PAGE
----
As a 10-year-old in the early ‘80s, Gio Martorana fished in Grape Creek, a tributary of Dry Creek in the Russian River Watershed in Sonoma that runs near acres of Chardonnay and Zinfandel vineyards his parents started maintaining in 1983.
“We’d see Coho salmon and steelhead trout,” said Martorana as he walked Grape Creek on a rainy November day, recalling the trips he’d make from San Francisco to Sonoma until 2004 when he and his family founded Martorana Family Winery. “Slowly it seemed like they were going away and I started to pay attention.”
Martorana Family Winery won the Association of Fish and Wildlife Agency’s 2014 Stewardship Award for watershed restoration.
“Last year, the award went to a cattle rancher from South Dakota on 50,000 acres,” said Martorana.
Steelhead and Coho are threatened and endangered. Creeks such as Grape Creek had degraded to uninhabitable for fish to play out their natural life cycle: grow to fry that instinctively hide, brave river currents, learn to school together, and lay their eggs in clean gravels, along with many other survival skills until they are old enough to migrate and return to reproduce.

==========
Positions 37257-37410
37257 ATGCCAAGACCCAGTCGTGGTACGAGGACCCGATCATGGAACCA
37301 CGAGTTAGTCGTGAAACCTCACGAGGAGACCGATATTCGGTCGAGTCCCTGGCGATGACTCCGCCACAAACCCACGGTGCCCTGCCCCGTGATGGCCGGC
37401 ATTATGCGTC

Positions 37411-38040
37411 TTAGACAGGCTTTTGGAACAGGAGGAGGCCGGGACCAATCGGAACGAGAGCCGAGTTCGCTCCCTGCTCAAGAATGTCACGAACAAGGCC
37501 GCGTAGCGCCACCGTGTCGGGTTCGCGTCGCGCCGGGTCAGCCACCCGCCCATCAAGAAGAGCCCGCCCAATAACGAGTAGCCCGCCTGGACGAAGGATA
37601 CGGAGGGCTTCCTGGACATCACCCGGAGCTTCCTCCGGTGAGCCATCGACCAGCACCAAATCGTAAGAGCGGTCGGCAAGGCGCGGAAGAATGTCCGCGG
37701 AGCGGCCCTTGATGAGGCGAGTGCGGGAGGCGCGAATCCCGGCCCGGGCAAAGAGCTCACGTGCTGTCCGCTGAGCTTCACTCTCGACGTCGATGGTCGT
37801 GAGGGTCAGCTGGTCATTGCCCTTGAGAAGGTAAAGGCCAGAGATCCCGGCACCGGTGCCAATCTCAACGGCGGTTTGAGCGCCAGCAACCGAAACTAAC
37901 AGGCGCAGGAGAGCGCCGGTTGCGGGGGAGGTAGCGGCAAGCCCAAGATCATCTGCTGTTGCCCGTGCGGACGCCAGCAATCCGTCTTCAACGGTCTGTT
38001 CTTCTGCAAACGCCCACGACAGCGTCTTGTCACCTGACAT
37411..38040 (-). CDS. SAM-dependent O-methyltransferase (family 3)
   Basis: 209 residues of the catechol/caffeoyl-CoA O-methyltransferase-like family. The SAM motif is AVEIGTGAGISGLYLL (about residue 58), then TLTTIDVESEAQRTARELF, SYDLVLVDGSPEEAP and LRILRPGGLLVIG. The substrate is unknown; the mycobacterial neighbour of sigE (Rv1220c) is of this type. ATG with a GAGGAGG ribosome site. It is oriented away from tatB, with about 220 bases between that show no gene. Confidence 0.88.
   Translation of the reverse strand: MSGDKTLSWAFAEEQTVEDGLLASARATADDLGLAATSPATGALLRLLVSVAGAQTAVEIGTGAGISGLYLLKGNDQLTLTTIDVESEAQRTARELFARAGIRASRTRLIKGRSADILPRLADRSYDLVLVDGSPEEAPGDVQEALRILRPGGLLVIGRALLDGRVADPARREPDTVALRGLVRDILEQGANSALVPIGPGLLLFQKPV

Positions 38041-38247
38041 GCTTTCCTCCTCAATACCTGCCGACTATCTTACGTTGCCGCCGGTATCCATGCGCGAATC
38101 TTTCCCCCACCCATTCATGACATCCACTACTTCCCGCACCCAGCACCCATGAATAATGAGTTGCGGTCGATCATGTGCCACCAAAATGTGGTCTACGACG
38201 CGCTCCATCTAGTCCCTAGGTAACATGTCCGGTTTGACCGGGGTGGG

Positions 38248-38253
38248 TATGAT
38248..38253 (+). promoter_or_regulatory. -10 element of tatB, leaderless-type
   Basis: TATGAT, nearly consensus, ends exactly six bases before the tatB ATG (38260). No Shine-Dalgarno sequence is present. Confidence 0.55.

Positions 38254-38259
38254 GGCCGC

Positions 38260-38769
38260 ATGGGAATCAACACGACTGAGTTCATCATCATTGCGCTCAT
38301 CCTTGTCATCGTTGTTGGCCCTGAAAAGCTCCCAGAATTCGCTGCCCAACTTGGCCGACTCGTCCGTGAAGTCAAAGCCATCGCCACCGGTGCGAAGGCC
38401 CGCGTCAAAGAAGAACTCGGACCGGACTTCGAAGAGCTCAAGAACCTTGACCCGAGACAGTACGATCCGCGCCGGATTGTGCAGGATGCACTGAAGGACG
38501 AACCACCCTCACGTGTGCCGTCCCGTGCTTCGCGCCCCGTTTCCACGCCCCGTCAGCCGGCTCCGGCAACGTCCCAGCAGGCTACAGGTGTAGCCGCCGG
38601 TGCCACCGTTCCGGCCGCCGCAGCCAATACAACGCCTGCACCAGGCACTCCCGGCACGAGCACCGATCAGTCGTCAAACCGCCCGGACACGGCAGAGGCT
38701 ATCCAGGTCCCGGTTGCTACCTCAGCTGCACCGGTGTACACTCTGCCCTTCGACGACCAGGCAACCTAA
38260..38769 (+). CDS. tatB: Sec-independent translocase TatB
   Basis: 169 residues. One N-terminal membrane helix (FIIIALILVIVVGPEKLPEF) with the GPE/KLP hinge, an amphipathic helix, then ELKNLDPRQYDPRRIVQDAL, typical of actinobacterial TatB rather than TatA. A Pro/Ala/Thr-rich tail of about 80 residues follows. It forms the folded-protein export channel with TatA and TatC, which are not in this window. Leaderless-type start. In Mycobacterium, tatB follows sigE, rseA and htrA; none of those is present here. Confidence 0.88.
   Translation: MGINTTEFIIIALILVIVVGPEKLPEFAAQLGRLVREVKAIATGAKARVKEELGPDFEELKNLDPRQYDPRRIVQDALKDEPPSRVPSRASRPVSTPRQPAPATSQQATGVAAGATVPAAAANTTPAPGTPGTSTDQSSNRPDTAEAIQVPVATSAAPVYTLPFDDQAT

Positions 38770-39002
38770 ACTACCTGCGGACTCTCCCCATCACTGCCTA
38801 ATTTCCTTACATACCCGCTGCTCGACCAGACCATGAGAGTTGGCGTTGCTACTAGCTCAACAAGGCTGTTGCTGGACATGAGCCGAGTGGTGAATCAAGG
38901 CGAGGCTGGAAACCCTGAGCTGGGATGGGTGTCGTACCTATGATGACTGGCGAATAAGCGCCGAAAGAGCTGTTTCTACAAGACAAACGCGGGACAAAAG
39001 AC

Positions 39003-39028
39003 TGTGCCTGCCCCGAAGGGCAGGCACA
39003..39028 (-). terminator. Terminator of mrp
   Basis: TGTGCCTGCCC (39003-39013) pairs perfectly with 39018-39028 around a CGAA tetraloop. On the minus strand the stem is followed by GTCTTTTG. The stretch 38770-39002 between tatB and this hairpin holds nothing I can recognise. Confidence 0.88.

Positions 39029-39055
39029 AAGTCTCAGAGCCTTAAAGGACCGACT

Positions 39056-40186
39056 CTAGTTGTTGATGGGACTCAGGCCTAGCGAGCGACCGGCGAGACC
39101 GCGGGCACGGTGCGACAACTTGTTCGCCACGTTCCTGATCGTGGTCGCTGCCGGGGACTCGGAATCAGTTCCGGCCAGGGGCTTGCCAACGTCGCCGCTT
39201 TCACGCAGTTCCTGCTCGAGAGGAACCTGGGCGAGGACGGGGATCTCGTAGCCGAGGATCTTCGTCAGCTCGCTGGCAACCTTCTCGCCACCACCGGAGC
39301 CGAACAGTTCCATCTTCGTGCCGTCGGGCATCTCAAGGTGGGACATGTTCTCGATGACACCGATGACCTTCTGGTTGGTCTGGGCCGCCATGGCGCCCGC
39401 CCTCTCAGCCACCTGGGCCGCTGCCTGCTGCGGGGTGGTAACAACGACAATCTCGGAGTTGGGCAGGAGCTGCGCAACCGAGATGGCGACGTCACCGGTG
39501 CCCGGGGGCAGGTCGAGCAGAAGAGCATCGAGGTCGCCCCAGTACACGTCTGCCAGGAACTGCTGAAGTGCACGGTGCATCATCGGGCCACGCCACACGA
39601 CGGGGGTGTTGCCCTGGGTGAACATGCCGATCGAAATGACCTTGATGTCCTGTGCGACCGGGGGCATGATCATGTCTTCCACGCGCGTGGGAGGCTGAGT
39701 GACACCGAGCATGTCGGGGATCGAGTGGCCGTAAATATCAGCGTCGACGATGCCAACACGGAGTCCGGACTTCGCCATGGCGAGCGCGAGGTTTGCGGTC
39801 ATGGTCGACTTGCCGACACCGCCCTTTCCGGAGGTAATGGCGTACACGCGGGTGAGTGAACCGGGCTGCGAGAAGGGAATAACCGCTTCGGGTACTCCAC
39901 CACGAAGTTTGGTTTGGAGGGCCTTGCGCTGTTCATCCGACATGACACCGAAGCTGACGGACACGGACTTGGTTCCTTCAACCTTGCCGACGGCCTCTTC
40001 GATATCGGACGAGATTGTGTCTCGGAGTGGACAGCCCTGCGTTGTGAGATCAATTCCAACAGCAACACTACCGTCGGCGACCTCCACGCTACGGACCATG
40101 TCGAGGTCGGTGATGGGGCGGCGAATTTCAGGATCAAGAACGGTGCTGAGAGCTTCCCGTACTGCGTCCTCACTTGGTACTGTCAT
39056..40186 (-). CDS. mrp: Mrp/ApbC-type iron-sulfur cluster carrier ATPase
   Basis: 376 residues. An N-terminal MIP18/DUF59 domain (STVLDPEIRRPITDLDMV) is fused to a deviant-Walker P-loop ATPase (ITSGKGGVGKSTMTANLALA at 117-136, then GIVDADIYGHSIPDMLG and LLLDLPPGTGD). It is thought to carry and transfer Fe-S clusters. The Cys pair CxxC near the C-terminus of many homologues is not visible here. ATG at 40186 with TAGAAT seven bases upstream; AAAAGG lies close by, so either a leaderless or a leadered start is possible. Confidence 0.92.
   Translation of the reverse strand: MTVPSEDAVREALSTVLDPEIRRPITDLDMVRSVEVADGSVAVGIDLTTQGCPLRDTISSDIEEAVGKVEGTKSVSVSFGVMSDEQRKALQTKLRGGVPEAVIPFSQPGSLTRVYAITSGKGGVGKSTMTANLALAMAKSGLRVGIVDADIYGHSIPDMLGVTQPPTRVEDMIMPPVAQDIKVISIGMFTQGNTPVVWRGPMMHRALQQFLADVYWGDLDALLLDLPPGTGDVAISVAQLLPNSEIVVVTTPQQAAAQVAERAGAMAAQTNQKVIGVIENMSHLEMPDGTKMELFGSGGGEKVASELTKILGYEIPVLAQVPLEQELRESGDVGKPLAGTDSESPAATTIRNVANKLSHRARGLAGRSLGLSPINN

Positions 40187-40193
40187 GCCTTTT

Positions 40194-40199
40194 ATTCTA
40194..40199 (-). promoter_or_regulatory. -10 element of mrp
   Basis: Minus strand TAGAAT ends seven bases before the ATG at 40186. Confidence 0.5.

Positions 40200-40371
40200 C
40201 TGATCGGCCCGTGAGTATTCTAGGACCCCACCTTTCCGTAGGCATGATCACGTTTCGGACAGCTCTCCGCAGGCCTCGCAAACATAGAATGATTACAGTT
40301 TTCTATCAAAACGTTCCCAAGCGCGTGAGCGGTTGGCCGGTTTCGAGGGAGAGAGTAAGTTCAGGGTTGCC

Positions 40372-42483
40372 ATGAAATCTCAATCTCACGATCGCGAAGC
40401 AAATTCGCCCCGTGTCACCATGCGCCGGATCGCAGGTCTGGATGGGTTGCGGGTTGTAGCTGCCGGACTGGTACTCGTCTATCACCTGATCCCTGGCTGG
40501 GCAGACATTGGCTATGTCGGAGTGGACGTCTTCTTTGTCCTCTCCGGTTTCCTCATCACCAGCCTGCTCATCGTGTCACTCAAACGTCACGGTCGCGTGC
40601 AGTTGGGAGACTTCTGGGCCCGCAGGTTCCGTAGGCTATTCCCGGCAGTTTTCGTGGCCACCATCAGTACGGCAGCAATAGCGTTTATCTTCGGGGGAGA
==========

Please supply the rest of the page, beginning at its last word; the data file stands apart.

When adult fish have finished growing in the ocean, they then swim back to the rivers in which they originally came. In 2014, no fish were released at all in Grape Creek at all.
Now a 30-foot fan moves air into the vineyards to prevent frost from freezing this years new growing vines instead of being hosed down with creek water. Other restoration features include weirs, which allow water to flow at an optimum level that provides a safe haven for fish returning and creating deeper pools. When they swim back from the Russian River and Pacific, the fish more efficiently reenter their home on a new fish ladder. Replanted native brush cradles the environment fish need to thrive in.
Martorana wasn’t an expert in environmentalism or watershed restoration. He’d done college projects on steelheads at Muir Woods and The Headwaters Project in college, and never thought his interest would make the difference that it has in balancing the needs of the wine-making economy and the environment.
“I learned as I went on,” said Martorana. “Watershed by watershed, you create a healthier system.”